In this posting I would like to describe some important aspects of PostgreSQL sequences. In our daily work we have noticed that some people are not fully aware of those implications described in this section.
Database sequences are database objects from which multiple users can generate unique numbers. Unique means that there are no duplicates – it does not mean that you cannot have gaps.
Creating and using sequences
Before we dive head on into transactions we can simply create a sequence:
test=# CREATE SEQUENCE seq_a; CREATE SEQUENCE
In the next step we can simply increment the sequence and fetch values:
test=# SELECT nextval('seq_a'); nextval --------- 1 (1 row)
PostgreSQL will return one value after the other from the sequence:
test=# SELECT nextval('seq_a'); nextval --------- 2 (1 row)
Taking care of PostgreSQL transactions
The most important thing you have to keep in mind when using sequences is that they provide ascending numbers, BUT those numbers are in no way uninterrupted. Here is an example:
test=# BEGIN; BEGIN test=# SELECT nextval('seq_a'); nextval --------- 3 (1 row) test=# ROLLBACK; ROLLBACK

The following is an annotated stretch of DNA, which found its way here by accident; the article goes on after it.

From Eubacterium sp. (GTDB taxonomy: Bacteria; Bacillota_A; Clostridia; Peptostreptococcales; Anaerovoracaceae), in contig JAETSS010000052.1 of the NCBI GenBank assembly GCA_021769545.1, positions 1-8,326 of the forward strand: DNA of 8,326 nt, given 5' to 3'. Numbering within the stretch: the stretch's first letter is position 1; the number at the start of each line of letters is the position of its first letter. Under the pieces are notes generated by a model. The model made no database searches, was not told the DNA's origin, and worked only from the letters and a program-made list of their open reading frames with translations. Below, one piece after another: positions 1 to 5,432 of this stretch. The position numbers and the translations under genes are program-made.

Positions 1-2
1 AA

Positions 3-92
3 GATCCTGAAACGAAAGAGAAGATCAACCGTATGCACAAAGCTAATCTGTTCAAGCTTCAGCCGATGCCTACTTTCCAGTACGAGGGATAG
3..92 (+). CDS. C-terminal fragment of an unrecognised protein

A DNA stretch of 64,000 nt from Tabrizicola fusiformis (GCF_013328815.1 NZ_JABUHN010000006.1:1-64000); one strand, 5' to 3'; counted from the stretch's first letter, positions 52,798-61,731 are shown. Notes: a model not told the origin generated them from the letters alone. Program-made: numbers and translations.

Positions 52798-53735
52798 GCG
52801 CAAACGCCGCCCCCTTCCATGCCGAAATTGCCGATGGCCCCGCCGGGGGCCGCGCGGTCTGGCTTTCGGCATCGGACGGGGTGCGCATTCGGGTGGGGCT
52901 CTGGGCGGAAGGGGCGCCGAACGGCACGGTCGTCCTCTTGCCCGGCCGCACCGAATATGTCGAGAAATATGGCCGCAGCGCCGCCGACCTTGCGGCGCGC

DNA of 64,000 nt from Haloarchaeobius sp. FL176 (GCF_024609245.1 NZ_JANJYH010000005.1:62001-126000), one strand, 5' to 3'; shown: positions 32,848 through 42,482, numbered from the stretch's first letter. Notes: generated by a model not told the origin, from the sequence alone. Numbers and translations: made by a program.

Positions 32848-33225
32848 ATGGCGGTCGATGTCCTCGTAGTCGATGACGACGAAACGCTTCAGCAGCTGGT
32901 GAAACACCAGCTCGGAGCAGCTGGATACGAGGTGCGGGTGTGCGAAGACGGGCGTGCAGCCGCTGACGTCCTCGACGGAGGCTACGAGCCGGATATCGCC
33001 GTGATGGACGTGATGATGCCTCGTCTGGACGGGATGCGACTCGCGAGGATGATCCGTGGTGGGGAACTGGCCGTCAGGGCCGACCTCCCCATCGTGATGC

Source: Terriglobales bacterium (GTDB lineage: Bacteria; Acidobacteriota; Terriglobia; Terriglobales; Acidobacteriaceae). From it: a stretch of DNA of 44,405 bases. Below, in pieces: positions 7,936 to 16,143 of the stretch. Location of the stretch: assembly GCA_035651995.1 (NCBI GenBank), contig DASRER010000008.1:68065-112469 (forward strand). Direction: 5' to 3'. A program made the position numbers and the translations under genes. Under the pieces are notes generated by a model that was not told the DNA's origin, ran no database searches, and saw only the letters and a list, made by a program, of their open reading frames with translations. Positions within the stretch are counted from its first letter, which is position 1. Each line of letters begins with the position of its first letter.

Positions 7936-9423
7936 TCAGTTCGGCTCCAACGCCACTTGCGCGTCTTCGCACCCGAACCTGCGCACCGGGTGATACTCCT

We start a transaction and perform a ROLLBACK. Now, most people would simply assume that the sequence will also do a rollback and continue with 3. This is not the case:
test=# SELECT nextval('seq_a'); nextval --------- 4 (1 row)
Why is it that way? While a transaction is running, there is no way for the database to know whether the transaction is actually going to commit or not. Just imagine a thousand long running transactions – some of them doing a COMMIT and some of them failing. How would you ever be able to track holes and gaps? This is totally impossible. Therefore it is essential to keep in mind that sequences can indeed produce gaps.
When you are dealing with invoices and accounting, avoiding gaps is especially important. Sequences are no suitable tool to achieving what is needed in this area.
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